Culture is a lot more than what language a person is speaking how they are dressing and what kind of food they are eating. Cultural groups share nationality, race and similar ethnicity. However, culture could also include religion, sexual orientation, gender and even generation. Although culture is not visible, it plays a major role in how we handle conflict. It is often the starting place of our thinking and our behaviors. Cultures are sort of implanted in every conflict because conflicts arise in every human relationship.
When it comes to handling conflict, we tend to handle it by using lifelong messages that we have received due to our culture. Cultural messages are unique in different cultures. The message one culture sends could be perceived and interpreted to totally something else by a different culture receiver. Living in a world with so many different cultures, we almost have to be cultural fluent. Cultural fluency means being familiar with different cultures, how they work and how they intertwine with our relationships when it comes to conflict.
One of the major dimensions of cultural fluency is communication, which refers to different starting points about how to relate to and with different culture groups. Two of the different variations of communication are high and low context. Besides being used in individual communication, high and low context is also used to understand different cultural groups. In high context communication, large part of the message conveyed lies in the physical context, including tone of voice, facial expression, and gestures.
In low context communication, the spoken word carries most of the meaning, whatever is trying to be conveyed is simply said directly. Coming from a big Armenian family, culture and conflict are very high context between me and the rest of my family members. Every little tone of voice, facial expression, and gesture has a major meaning behind it, to decode the true meaning you would have to be part of the family. Growing up, my parents were not strict at all with me and my brother. However, we knew how to decode them without them even saying anything.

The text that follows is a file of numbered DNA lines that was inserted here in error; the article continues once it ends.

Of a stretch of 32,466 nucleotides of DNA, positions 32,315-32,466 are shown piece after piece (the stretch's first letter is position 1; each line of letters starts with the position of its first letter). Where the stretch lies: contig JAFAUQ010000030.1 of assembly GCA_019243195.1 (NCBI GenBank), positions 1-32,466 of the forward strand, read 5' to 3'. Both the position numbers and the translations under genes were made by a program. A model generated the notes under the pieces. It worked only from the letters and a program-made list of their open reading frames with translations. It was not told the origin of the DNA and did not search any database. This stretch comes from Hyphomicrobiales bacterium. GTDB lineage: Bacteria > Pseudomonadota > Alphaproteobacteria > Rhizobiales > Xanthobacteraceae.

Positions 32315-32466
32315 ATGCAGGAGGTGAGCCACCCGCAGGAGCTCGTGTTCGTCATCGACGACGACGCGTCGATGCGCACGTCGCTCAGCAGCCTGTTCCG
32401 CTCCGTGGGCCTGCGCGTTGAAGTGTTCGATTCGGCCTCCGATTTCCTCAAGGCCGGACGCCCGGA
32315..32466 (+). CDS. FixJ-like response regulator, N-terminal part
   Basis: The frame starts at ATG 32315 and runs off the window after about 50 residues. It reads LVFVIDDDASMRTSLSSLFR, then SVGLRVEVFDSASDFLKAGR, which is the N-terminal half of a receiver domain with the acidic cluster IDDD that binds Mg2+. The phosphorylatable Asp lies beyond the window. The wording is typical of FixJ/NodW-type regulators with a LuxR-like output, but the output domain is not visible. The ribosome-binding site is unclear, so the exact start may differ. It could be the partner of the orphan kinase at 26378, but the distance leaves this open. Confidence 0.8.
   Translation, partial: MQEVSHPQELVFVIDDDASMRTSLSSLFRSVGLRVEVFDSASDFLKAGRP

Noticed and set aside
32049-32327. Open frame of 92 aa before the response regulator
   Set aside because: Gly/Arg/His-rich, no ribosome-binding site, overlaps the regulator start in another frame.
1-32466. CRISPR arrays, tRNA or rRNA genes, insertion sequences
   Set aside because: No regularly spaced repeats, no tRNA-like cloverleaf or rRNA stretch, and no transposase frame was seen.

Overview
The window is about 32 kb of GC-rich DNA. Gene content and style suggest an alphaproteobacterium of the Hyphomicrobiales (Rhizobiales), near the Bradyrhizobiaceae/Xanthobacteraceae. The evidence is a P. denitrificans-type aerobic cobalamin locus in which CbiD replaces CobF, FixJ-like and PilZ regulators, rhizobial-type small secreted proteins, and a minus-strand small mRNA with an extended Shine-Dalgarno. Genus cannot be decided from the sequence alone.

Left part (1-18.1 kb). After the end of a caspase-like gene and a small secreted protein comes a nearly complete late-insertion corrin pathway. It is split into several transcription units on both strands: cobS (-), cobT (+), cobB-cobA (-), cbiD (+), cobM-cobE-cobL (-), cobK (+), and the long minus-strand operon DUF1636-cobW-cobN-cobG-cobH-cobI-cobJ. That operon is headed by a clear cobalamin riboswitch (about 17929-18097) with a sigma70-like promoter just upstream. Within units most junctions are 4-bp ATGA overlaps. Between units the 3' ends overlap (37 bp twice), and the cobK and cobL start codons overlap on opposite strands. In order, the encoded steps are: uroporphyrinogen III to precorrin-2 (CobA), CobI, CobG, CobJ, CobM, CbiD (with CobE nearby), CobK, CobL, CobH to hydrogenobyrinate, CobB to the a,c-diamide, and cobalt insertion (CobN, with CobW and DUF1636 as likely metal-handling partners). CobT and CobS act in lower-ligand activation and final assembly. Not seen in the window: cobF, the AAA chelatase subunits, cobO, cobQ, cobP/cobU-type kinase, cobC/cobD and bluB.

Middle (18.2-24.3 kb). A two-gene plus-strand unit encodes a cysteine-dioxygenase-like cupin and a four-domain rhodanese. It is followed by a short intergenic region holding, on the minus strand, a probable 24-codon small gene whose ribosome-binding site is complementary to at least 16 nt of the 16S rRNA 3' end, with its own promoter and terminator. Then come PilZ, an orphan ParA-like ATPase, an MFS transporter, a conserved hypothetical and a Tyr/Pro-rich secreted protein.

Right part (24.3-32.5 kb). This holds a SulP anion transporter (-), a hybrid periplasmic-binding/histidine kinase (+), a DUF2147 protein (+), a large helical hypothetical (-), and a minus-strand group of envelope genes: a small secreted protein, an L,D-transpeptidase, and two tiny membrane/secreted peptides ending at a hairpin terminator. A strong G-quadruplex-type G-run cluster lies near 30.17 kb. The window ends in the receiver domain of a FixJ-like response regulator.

If I brought a new friend to my house, just by the way my mother would look at me I would know that this person is not coming to my house anymore. Even in conversations, a two word response from my parents meant a lot. Going to a restaurant owned by another Armenian person with Armenian employees is also involved in high context communication. You simply know how to act, what to do, what to say and what not to say. When it comes to conflict, I have friends of different nationalities.
Being in an argument with one of my fellow Armenian friends is way different than being in an argument with a friend that was born and raised here in The United States with parents that were born and raised here also. A few words back and forth with my Armenian friend would simply end the argument with both of us understanding who was right and who was wrong. However, when involved in an argument with one of my friends who comes from a low context background, I almost have to argue with him in a low context matter by explaining every little detail.
A few different gestures and facial expressions do not mean anything to him and it does get frustrating at times. A person’s cultural background affects communication in a major way when a high and low context communication is involved. How things are perceived and interpreted depend on the person’s cultural background. In low context cultures individuals rely more in spoken words. In high context cultures there are more contexts involved, like tone of voice, facial expression, and gestures.
Growing up in a high context family and having different perception of things embedded in me, I have learned how to deal with conflict in a high context matter. Also, having friends who come from a low context culture, I have dealt with communicating differently and also have experienced situations differently than them. In order to better communicate with the people involved in your life you have to understand how they perceive and interpret what you are communicating with them.